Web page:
The museum had many interesting artifacts from the beginnings of Lily Dale and Spiritualism.  There were the trumpets that spirits supposedly used to speak through during seances, bent spoons, a small model of the cottage where the Fox sisters first made "contact" and many photos.  There was a large painting of a man dressed in a military uniform hanging on the wall.  Curious, my husband asked the museum employee who he was.  The employee said they didn't know, they just call him "The General".  I whispered to Kenny and his wife Donna, "With over a century of psychics and mediums here, no one could come up with his name?"  (Just sayin'.)  One of the items that caught my attention was a collage with pictures of famous psychic spoon bender Uri Geller during his visit to Lily Dale. Interestingly, according to Lily Dale curator and author Ron Nagy, physical mediumship is now frowned upon because "the physical phenomenon is easily faked" and mental mediumship brings a "more meaningful message" from Spirit.  In addition, Geller's "powers" had been debunked by magician James Randi many years ago.  There is a cringeworthy video of Geller's failure on The Tonight Show.  Before Geller's appearance, Johnny Carson and stage managers received instructions from James Randi how to set up the props to prevent known stage magic trickery.  James Randi also exposed serious flaws in scientific experiments at the Standford Research Institute supposedly supporting Geller's psychic abilities.  Among the issues were poor controls, omitting crucial data to skew results in Geller's favor, and strong concern and even opposition from some working on the project about scientific validity and protocols used in the project.   There is a clip of Geller in the James Randi biopic, An Honest Liar, where he argues that just because magicians can duplicate his abilities with tricks, doesn't mean his abilities aren't real.  With this, he fails to understand or acknowledge that the burden is on him to provide objective evidence for his extraordinary claims.  And so far, scientifically, he has fallen far short of that.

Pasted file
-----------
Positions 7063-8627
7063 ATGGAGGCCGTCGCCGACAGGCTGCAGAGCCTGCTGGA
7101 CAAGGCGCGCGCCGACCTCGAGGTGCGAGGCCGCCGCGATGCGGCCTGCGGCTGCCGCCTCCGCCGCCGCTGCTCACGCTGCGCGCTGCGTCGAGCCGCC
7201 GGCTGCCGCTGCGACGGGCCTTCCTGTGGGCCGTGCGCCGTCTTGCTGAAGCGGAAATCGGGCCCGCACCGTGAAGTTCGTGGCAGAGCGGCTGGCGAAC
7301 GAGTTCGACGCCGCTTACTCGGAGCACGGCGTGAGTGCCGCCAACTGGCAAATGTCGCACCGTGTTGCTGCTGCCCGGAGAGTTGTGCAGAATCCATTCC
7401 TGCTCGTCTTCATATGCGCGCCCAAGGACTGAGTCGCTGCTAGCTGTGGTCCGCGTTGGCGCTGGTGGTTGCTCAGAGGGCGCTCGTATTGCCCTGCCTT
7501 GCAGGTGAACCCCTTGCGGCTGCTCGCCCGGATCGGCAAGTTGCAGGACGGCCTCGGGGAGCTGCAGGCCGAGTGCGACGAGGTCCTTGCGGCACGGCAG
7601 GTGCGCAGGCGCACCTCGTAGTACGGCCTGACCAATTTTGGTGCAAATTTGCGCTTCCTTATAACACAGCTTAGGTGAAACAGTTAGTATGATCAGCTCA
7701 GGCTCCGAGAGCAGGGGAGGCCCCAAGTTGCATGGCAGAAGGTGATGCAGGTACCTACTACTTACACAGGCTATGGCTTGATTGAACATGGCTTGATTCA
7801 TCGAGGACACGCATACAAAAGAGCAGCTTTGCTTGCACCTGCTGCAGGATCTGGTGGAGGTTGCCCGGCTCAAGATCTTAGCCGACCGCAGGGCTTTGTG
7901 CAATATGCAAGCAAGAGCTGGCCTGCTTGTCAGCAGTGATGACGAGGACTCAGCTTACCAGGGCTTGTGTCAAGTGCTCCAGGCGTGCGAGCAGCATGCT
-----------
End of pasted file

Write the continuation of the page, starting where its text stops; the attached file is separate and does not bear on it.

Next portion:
Did ghostly voices come through these saying, "Can you hear me now?"